Winter is Coming
Originally published on October 24, 2018 by the Montrose Daily Press.
“If you’re going through hell, keep going.” In the same sense, if things are going really well, we may caution ourselves against breaking out the tent, campfire, lawn chairs and malt whiskey. No matter the state of affairs, we must keep going. Keep moving. Keep iterating. Keep digging.
The trees and falling temperatures tell us winter is coming. Unfortunately for businesses and organizations, winter will eventually come as well.
Do you really understand why something is working well within your organization? Maybe a certain product is flying off the shelves, you’ve had almost zero turnover, or your reputational capital is particularly high. Often times, founders and leaders file these things away as things they don’t have to worry about. We innocently believe our strengths will always remain that way thus, we focus on other opportunities. Or worse yet, we think we know why our organization is performing well in a particular area and when we find out that isn’t the case, it is often too late to correct course.
Because we love Montrose and sustaining ourselves in the next “winter” of economic times is desirable, we should challenge ourselves in thinking about what things might look like if we have to operate a bit leaner.
Let’s focus on your best-selling product line or service (i.e. the part of your organization that is kicking butt). Let’s break it down into the minuscule, nitty gritty details and aim for understanding:
1. Why are people buying the widgets/widget service? The answer to this is not as simple as it may seem. Are they buying the widgets because there is a perceived value to the widgets that isn’t actually there? Or is the value there? Are the widgets amazing and people are buying them at an insane pace because the widgets are priced too low? We should never assume the answer. Ask customers. Ask employees. Observe the way people use the widgets. Are the widgets a trend, or are they here to stay?
2. What would happen if you doubled down on the widgets? Explained more simply, let’s say you hired a new marketing person two years ago and since that time, sales have been up, walk-ins have doubled, and that little thing called “profit” has slowly and steadily increased. What would happen if you hired a second marketing person? Maybe the answer is your demand would exceed supply and you wouldn’t be able to satisfy your customers’ desires. Maybe the answer is the added salary will eat away your profits and ultimately have the opposite effect you’re aiming for. Or…maybe the answer is you prepare your supply chain for increased demand, you teach your staff they should focus on driving enough sales or value into the organization to not only cover their own salary, but to put some into the business for a wintery day.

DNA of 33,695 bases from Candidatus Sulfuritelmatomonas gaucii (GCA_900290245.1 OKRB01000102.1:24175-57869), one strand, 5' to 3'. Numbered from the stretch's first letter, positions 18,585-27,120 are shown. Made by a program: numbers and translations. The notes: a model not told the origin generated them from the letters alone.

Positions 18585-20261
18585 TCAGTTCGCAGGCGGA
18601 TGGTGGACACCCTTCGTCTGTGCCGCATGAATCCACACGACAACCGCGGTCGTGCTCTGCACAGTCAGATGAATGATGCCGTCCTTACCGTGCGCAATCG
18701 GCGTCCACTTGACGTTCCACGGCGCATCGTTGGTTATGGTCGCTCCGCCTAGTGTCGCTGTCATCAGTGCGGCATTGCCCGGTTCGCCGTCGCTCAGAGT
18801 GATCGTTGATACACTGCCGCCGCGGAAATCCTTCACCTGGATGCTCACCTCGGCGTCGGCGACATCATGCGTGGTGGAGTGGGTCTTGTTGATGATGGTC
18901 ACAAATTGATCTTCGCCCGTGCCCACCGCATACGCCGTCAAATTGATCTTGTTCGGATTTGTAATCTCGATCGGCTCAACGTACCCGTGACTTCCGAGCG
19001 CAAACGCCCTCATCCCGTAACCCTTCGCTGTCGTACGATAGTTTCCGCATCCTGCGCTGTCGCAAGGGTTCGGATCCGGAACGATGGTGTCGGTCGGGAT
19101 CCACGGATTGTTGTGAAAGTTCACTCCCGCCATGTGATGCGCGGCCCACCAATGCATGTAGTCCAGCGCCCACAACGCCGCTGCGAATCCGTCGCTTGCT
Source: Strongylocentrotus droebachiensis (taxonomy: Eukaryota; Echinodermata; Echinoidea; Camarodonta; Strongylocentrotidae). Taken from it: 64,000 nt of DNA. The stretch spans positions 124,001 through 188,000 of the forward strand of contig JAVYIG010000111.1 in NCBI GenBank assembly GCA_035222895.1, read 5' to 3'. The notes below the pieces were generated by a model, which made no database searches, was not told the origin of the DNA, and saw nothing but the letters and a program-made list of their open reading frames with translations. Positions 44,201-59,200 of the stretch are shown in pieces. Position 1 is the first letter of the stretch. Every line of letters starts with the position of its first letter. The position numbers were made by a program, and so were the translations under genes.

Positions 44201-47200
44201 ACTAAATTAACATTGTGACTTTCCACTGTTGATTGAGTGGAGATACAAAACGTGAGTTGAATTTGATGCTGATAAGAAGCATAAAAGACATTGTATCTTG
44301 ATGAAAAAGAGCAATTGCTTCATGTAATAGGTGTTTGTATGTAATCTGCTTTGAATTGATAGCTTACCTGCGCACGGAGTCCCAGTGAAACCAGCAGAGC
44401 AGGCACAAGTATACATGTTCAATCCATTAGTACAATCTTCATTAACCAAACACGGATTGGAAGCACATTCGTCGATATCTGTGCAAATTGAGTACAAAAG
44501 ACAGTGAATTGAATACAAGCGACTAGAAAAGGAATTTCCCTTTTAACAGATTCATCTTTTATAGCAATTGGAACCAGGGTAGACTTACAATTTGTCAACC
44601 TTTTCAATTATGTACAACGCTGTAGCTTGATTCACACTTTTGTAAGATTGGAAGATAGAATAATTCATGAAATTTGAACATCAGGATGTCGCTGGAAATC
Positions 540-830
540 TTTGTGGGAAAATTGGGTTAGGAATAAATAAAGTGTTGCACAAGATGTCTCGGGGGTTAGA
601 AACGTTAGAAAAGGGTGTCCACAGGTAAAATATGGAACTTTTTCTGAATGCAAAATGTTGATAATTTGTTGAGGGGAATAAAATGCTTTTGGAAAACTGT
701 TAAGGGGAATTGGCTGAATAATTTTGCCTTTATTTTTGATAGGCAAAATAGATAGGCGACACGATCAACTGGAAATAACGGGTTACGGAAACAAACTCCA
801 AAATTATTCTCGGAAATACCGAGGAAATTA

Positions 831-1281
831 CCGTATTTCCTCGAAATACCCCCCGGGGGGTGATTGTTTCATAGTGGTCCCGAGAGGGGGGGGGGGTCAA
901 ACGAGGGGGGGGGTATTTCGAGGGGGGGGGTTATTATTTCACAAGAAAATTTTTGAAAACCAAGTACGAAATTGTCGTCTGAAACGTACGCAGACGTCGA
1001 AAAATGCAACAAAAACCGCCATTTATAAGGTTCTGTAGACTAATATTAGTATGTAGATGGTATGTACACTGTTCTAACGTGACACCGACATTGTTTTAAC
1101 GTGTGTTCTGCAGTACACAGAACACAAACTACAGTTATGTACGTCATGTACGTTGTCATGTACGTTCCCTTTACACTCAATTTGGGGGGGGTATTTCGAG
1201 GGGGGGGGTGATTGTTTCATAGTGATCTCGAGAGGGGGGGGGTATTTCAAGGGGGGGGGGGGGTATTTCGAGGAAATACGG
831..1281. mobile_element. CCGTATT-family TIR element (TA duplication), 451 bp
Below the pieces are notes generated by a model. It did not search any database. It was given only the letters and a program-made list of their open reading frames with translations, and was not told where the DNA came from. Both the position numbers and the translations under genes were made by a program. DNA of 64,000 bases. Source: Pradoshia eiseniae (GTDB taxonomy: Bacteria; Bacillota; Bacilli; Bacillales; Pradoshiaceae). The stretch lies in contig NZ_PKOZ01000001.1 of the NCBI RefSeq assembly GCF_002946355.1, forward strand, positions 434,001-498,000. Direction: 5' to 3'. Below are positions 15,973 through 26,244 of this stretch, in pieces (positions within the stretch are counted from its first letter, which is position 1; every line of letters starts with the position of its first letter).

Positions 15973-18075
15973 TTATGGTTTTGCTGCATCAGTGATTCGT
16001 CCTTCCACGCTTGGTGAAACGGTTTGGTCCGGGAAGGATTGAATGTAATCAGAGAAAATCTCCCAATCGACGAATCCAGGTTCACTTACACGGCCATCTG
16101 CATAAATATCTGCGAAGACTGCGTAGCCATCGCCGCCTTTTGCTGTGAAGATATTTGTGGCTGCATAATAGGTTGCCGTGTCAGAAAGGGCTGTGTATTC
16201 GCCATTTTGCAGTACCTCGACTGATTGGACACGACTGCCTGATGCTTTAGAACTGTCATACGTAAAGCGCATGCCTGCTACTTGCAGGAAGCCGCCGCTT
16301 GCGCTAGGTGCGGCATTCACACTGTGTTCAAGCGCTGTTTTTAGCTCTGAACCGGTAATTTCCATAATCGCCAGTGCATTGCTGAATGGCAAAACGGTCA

3. Can you explain your success? Can you replicate it? Write it down. Map it out. Because the next time we walk down this particular trail, it might not be such a sunny day. Can you find your way back to success when the wind is whipping, your toes are cold, and you don’t have enough dry firewood to build a fire? We owe it to ourselves as a community to be more prepared for an economic downturn that we were the last time. We are not invincible, but we can become harder to kill.
If you’ve ever done any work regarding safety or emergency preparedness, you know that we can never be too prepared for an emergency. We can never be too well trained, too practiced, or too organized. One day, your business or organization is going to face a crisis. Right now, while not in crisis, is the time to get everything prepared. Be sure the widget you think is leading the way will in fact do so when the going gets tough. Ensure the widget’s success isn’t some kind of market fluke. From there, really invest in the things that are working. If you’ve got pocket aces, double down and take the risk now. Finally, instead of camping out and enjoying the good times, keep moving forward.
Chelsea Rosty is the director of business innovation for The City of Montrose. She can be reached at email@example.com.